More recently, the popular sci-fi novel series turned Amazon show "The Expanse" pushes the politics of sci-fi in critical directions. In the not so distant future, the solar system is divided into three opposed camps: Earth, Mars, and the Belters. The Belters are those who are confined to mining asteroids in the Asteroid Belt for precious resources that support the populations of Earth and Mars. While the Belters in recent seasons pursue their own freedom through extraordinarily violent means aimed at destroying countless civilian lives on Earth, their inclusion in the story nevertheless points towards the willingness in science fiction to explicitly represent the working classes. It's an interesting contrast to, say, "Star Wars," where the question of what is produced, by whom, and how it is distributed is not discussed at all. Where did Luke and Leia get their food from? Whose labor-time was expended while mining the minerals for not one but two Death Stars? How did the Rebel Alliance obtain the energy to power their X-wings? Though such questions are often addressed in the deeper roots of lore, I typically find myself asking these sorts of questions at the outset.
While the futuristic orientation of science fiction lends the genre an easy ability to reimagine the politics and economics of tomorrow, major works in recent popular fantasy shows rarely seem to challenge the social systems of the path. "Game of Thrones," for example, only ever flirts with alternative forms of political organization — notably, with the Brotherhood without Banners, whom we see only in glimpses.
The Brotherhood was essentially a guerrilla group that opposed kings on all sides of the ongoing conflict, claiming to fight instead for the common people. Elsewhere, a poor religious leader called the High Sparrow challenges Olenna Tyrell, the matriarch of the rich and powerful House Tyrell that rules over Highgarden, by insisting the law applies equally to both low and high-born alike. He then pointedly asks her if she has ever performed manual labor before, before then posing to her the question of what should happen if the many cease to fear the few. This was a rare moment for "Game of Thrones," in that this bit of dialogue hinted at deeply-buried class divisions between manual laborers and aristocrats in the GoT universe.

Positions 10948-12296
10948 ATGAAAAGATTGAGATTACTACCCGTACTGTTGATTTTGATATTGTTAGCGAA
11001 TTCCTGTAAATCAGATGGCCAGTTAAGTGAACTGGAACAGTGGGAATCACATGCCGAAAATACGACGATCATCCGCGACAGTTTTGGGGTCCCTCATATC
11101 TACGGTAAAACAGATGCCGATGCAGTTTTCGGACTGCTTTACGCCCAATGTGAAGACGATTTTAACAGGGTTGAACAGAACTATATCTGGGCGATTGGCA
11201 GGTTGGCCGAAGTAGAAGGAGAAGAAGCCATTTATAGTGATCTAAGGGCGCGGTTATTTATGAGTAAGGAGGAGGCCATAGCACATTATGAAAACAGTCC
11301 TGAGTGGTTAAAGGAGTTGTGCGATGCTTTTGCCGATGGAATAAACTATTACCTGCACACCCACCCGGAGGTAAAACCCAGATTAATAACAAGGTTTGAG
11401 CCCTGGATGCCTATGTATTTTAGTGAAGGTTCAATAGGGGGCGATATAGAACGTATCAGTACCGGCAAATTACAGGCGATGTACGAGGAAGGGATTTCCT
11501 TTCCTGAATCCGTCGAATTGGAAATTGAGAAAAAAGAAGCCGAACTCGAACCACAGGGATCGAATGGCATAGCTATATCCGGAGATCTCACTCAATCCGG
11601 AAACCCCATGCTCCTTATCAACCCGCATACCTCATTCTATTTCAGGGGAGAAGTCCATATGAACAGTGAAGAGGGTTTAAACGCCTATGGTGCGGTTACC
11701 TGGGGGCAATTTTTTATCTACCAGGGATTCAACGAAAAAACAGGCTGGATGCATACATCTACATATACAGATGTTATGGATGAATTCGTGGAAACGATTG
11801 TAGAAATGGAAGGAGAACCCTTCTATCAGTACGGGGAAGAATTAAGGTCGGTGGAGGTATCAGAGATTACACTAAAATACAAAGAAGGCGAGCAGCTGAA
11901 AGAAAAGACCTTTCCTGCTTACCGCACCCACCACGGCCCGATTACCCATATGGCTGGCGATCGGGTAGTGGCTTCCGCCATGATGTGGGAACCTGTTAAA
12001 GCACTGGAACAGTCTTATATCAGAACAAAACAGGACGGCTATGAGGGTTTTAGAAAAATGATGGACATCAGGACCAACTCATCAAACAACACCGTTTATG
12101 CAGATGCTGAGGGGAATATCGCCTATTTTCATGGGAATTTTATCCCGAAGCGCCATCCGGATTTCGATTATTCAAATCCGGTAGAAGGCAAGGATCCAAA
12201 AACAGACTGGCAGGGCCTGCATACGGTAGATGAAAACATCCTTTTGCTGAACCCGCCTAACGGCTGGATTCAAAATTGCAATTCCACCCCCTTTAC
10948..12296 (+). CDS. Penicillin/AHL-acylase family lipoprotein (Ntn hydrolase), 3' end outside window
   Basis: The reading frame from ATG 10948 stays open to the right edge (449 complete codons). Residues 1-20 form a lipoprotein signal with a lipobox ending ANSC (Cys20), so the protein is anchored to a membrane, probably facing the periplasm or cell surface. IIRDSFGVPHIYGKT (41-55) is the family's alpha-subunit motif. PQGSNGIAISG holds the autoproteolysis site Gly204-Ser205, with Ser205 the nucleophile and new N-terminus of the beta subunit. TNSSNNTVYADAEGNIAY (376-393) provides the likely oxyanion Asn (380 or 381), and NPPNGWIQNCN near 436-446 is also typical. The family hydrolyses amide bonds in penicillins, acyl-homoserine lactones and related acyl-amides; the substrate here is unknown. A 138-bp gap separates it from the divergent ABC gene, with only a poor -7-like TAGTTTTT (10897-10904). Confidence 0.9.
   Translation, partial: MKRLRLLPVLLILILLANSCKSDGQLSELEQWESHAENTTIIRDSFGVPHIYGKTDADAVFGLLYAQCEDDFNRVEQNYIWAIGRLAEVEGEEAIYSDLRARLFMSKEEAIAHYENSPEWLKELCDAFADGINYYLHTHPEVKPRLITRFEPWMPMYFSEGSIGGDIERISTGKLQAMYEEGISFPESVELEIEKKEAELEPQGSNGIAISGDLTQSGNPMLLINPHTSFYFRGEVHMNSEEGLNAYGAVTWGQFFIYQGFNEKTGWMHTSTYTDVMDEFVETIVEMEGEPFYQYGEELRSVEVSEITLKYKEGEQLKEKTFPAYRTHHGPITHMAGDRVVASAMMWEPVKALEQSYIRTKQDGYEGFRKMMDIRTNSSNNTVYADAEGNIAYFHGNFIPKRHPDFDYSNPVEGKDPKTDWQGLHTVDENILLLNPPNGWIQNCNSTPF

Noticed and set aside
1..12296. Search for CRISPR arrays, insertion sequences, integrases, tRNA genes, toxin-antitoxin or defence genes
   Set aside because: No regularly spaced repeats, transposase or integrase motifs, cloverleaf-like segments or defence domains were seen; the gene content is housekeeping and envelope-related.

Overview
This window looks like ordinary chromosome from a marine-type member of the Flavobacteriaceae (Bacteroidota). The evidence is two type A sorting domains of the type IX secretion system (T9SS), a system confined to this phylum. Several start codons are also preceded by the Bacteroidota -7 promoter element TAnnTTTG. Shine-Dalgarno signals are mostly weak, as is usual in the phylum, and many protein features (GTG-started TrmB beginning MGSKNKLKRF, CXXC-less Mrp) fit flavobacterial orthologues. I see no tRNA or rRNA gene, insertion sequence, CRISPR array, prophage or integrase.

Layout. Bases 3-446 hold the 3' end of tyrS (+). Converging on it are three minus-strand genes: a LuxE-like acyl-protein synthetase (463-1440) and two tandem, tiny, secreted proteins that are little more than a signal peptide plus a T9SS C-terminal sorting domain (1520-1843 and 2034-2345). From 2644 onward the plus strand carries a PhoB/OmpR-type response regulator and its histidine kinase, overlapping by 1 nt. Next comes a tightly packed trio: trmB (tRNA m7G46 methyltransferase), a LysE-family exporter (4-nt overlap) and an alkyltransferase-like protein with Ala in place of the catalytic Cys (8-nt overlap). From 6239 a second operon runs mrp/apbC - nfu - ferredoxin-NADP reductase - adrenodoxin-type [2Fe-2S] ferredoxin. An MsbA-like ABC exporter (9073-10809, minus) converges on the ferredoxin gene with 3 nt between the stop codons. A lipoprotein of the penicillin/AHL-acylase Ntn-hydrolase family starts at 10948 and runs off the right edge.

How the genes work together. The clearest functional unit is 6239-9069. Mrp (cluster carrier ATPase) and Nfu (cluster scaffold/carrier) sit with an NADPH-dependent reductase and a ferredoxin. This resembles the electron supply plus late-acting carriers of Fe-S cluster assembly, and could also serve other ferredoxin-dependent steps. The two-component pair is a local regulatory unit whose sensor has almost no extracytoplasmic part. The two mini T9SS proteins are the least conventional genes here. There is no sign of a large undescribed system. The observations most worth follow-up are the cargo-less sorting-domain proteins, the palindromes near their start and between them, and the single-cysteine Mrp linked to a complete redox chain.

Likewise, in one humorous scene of "Game of Thrones," the poor wildling woman Osha, whose home was with the Free Folk, or who recognize none of the kings or kingdoms of Westeros, challenges and annoys the noble-born Theon Greyjoy when he demands she address him with honorifics. Her brief moment of questioning threatens the ideological foundations of the entire feudal order, something the show did not take up in more depth.